Albert Pinkham Ryder, The Lovers’ Boat, ca. 1881, oil on wood panel, 11 3⁄8 × 12".

A celebrated, even cult artist in his day, Ryder became increasingly solitary in the 1890s. Overweight, possibly diabetic, loveless, and fiercely committed to his studio practice, the painter made occasional escapes to the country estates of his friends (Weir’s Orchard, ca. 1885–90). In the city, he was known to wander the banks of the Hudson River gazing at the moon. Ryder’s later phase consists almost entirely of seascapes. Wave-tossed, rudderless vessels carry hopeless sailors into the unknown. He wrote lyric poems to accompany these paintings. He reworked his own hoarded canvases for years, sometimes altering or destroying already-sold works. Ryder preferred to keep his painting in a continuous state of mutation: “Have you ever seen an inchworm crawl up a leaf or a twig, and then, clinging to the very end, revolve in the air, feeling for something to reach something? That’s like me. I am trying to find something out there beyond the place on which I have a footing.”

Ryder’s late seascapes instigate a sudden crossing-over into modern American painting.

Taking its title from Coleridge, With Sloping Mast and Dipping Prow, ca. 1880–85, is a composition entirely submitted to the forces of nature, everything bending around the full moon at the painting’s center (a misguided restorer has since flattened the horizon). Flying Dutchman, 1887, is a turgid, thickly painted scene depicting a cursed, death-driven pursuit at sea. Ryder’s doomed human figures slither and fade like ghosts amid increasingly dense and gestural currents of paint, applied wet-on-wet. Jonah, ca. 1885–95, at roughly twenty-seven by thirty-four inches Ryder’s most epically scaled painting, imagines the titular biblical story as a seething, foam-crested chaos of awful greeny browns. A monstrous, cartoonish whale lurks on the right while a detached God levitates on the horizon. Lord Ullin’s Daughter, made before 1907, depicts a tragic couple at the moment of their annihilation by a crushingly thick wave of paint. Here, Ryder renders psychic and natural violence via a radical reduction of form and an amplification of gesture, both of which feel utterly modern. Jutting rocks, chunky backlit clouds, and solid, pasted-down waves send twentieth-century energies coursing through the paintings, overwhelming their fragile, weightless subjects.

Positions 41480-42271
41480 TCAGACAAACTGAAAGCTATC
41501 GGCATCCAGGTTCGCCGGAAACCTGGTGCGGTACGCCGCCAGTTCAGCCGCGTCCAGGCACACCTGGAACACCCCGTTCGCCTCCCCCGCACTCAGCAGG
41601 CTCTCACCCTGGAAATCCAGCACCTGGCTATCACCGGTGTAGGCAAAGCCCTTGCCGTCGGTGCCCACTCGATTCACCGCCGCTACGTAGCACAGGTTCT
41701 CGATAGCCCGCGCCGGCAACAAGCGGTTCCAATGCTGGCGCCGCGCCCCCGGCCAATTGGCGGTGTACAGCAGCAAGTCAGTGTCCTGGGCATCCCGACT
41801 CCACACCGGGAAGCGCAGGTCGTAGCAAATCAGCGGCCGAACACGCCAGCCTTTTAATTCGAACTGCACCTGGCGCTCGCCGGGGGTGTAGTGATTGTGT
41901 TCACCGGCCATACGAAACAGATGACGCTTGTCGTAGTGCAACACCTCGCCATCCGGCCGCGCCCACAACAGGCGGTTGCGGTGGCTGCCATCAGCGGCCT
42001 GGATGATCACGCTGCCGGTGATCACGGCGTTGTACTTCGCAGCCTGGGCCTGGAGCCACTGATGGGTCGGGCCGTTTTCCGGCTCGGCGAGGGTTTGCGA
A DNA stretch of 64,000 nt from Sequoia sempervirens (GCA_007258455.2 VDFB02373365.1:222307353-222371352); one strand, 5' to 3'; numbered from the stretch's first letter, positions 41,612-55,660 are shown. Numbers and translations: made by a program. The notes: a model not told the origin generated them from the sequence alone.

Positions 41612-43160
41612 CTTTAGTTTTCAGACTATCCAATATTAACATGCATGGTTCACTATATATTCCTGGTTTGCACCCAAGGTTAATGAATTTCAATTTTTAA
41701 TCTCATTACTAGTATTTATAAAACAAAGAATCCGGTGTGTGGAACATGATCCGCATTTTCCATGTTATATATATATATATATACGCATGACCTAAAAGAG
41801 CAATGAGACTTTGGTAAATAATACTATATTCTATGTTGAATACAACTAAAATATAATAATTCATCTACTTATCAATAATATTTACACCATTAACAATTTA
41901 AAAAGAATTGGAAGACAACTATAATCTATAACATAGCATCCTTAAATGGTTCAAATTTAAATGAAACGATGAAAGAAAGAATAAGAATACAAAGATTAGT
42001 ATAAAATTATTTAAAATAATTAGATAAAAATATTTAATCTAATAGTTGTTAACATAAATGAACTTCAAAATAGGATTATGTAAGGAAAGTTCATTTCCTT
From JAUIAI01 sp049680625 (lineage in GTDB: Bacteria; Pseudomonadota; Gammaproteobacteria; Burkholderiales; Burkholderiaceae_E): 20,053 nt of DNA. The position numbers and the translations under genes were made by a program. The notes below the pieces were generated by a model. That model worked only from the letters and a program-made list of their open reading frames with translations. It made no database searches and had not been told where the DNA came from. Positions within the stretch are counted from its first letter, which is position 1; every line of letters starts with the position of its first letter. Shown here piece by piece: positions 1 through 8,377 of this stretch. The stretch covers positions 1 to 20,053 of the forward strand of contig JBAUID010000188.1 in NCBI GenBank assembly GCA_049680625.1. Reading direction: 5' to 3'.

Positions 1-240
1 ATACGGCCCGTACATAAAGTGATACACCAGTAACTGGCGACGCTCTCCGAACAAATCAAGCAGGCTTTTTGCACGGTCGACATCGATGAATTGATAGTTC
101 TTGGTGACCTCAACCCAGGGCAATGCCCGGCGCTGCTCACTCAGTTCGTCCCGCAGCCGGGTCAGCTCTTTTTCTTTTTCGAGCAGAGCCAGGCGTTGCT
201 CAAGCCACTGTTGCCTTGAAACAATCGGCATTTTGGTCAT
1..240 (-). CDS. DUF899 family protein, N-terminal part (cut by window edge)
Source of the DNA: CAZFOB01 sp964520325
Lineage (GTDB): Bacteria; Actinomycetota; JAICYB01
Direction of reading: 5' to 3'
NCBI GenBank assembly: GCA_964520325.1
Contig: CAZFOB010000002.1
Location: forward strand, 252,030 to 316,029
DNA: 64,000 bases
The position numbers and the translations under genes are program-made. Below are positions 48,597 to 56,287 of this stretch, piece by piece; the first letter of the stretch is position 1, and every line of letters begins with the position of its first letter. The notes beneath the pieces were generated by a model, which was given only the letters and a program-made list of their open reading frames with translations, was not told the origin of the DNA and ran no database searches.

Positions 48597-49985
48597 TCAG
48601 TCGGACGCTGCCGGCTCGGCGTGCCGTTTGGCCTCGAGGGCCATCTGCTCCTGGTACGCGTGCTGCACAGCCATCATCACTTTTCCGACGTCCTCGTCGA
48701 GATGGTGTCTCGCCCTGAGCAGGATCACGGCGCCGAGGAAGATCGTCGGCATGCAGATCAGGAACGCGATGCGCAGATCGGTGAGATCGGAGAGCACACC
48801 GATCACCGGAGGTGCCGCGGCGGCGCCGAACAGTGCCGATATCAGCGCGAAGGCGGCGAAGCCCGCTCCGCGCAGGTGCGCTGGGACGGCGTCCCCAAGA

Albert Pinkham Ryder, Lord Ullin’s Daughter, before 1907, oil on canvas mounted on fiberboard, 20 1⁄2 × 18 3⁄8".

Ryder’s late seascapes instigate a sudden crossing-over into modern American painting. We can see how much Marsden Hartley and Jackson Pollock took from his images, and the curators made sure to underline these influences by squeezing in a wall of works by Ryder’s aesthetic progeny.Ryder was known as both the last Romantic and the first authentically American modern artist. He was placed at the center of the Armory Show in 1913, but these days it takes some effort to locate his tiny canvases in the American Wing of New York’s Metropolitan Museum of Art (check the visible storage in the Henry R. Luce Center). Looking now, we may recognize Ryder as the first local artist to fully tap the witchy energies of sadness and longing, using these to bend genre out of known formats. He’s maybe the closest thing we have to Odilon Redon; Hartley compared him to William Blake. It’s telling that his tragic and sublime seascapes were concocted in the studio, in gay downtown Manhattan. And especially today, we may find his questing, moonstruck subjects relatable, given the current biopolitical chaos and the nagging question of what a sensitive soul is meant to do now in New York. Ryder might say: Go hard in the paint, abandon all content but the most visionary, keep reaching, don’t look back.

John Kelsey is a contributing editor of Artforum.